PERSPECTIVES Age-Related Hearing Loss

Age-related hearing loss (ARHL) is the most prevalent sensory deficit in the elderly. This progressive hearing impairment leads to social isolation and is also associated with comorbidities, such as frailty, falls, and late-onset depression. Moreover, there is a growing evidence linking it with cognitive decline and increased risk of dementia. Given the large social and welfare burden that results from ARHL, and because ARHL is potentially a modifiable risk factor for dementia, there is an urgent need for therapeutic interventions to ameliorate age-related auditory decline. However, a prerequisite for design of therapies is knowledge of the underlying molecular mechanisms. Currently, our understanding of ARHL is very limited. Here, we review recent findings from research into ARHL from both human and animal studies and discuss future prospects for advances in our understanding of genetic susceptibility, pathology, and potential therapeutic approaches in ARHL.
Source: Cold Spring Harbor perspectives in medicine - Category: Research Authors: Tags: Function and Dysfunction of the Cochlea PERSPECTIVES Source Type: research

Related Links:

The barrier between mind and body appears to be crumbling. Clinical practice and public perception need to catch upUnlikely as it may seem, #inflammation has become a hashtag. It seems to be everywhere suddenly, up to all sorts of tricks. Rather than simply being on our side, fighting infections and healing wounds, it turns out to have a dark side as well: the role it plays in causing us harm.It ’s now clear that inflammation is part of the problem in many, if not all, diseases of the body. And targeting immune or inflammatory causes of disease has led to a series of breakthroughs, from new treatments for rheumatoid ...
Source: Guardian Unlimited Science - Category: Science Authors: Tags: Mental health Psychiatry Multiple sclerosis Depression Dementia Society Medical research Science UK news Alzheimer's Parkinson's disease Schizophrenia Source Type: news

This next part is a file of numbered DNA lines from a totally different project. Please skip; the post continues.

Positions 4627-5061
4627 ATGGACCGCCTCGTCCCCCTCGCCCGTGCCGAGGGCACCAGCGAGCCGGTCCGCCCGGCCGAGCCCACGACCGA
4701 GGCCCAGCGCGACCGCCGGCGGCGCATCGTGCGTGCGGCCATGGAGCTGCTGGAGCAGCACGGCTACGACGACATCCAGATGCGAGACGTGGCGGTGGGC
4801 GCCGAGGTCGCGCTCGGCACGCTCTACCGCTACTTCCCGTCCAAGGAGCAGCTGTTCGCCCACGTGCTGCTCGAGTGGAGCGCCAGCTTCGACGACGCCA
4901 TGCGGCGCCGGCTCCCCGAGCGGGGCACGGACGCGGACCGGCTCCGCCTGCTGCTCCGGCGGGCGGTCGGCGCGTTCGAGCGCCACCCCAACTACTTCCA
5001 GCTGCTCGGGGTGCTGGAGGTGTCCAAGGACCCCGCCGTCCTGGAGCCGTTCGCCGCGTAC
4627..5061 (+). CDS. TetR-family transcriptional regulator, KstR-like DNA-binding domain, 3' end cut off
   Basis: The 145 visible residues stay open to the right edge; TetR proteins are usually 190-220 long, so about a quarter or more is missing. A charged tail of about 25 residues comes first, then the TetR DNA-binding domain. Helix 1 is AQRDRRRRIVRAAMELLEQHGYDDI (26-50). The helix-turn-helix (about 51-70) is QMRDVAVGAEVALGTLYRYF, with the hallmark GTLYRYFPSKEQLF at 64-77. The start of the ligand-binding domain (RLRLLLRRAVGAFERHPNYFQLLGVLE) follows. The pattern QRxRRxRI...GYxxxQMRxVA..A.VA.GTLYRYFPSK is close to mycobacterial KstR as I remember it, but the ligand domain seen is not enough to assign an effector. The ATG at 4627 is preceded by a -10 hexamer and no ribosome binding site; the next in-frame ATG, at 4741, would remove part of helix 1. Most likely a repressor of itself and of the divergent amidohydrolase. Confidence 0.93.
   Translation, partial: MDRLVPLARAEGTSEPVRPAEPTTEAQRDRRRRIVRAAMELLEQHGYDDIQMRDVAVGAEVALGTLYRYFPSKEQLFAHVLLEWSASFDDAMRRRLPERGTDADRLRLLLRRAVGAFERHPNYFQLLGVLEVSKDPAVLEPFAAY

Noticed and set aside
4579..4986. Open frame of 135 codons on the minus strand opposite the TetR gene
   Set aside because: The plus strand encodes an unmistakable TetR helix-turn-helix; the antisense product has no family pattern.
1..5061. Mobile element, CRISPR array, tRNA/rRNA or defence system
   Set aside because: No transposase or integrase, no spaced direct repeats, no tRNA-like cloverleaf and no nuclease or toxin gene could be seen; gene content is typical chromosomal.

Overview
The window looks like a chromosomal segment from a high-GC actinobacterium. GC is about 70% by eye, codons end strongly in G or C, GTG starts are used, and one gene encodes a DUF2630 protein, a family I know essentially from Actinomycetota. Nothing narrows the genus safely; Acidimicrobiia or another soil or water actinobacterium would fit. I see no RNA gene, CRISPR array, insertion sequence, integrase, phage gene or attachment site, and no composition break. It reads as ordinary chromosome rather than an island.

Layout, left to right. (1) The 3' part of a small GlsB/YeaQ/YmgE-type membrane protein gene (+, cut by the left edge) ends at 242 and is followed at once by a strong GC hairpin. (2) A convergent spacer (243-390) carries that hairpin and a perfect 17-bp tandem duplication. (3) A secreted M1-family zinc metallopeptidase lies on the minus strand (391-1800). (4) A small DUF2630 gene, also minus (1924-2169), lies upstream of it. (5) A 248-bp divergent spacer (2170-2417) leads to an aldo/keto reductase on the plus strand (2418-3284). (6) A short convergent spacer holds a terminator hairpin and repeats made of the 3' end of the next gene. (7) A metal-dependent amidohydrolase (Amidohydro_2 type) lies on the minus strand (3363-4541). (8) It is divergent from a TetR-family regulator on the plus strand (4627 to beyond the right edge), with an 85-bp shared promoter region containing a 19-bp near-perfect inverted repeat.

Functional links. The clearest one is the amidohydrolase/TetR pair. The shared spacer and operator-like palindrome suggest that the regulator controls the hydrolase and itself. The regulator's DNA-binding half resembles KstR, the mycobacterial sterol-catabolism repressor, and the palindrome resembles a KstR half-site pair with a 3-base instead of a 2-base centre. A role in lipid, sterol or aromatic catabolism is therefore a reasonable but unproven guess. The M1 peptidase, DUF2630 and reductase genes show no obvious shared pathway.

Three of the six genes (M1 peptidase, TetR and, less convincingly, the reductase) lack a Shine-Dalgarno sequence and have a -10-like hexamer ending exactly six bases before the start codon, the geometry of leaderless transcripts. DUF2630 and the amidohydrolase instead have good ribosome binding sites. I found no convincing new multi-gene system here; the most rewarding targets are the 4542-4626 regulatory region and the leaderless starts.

.
Source: Social Work in Health Care - Category: International Medicine & Public Health Authors: Source Type: research
ConclusionsConsidering the high prevalence of in particular cognitive impairment, and the diversity of impairments, the cognitive and behavioral aspects of Japanese ALS patients should be given more attention clinically.
Source: Journal of Neurology - Category: Neurology Source Type: research
AbstractPurposeOur aim was to examine whether quality of life which was repeatedly assessed over time is related with the comprehensive assessment of quality of life (QoL) and thereby to validate a brief QoL assessment.MethodThis longitudinal study used a comprehensive assessment of quality of life at baseline (QUALIDEM; 37 items) to validate an eight-item version of QUALIDEM to assess momentary quality of life which was repeatedly administered using a tablet device after baseline. In all, 150 people with dementia from 10 long-term facilities participated. Momentary quality of life and comprehensive quality of life, age, g...
Source: Quality of Life Research - Category: Health Management Source Type: research
Sleep disturbances such as insomnia are extremely common, especially in women after menopause. According to data from the National Institutes of Health, sleep disturbance varies from 16% to 42% before menopause, from 39% to 47% during perimenopause, and from 35% to 60% after menopause. Insomnia is a serious medical problem defined by frequent difficulty falling or staying asleep that impacts a person’s life in a negative way. Hormone changes around menopause can lead to sleep problems for many reasons, including changing sleep requirements, increased irritability, and hot flashes. What menopausal women eat could have...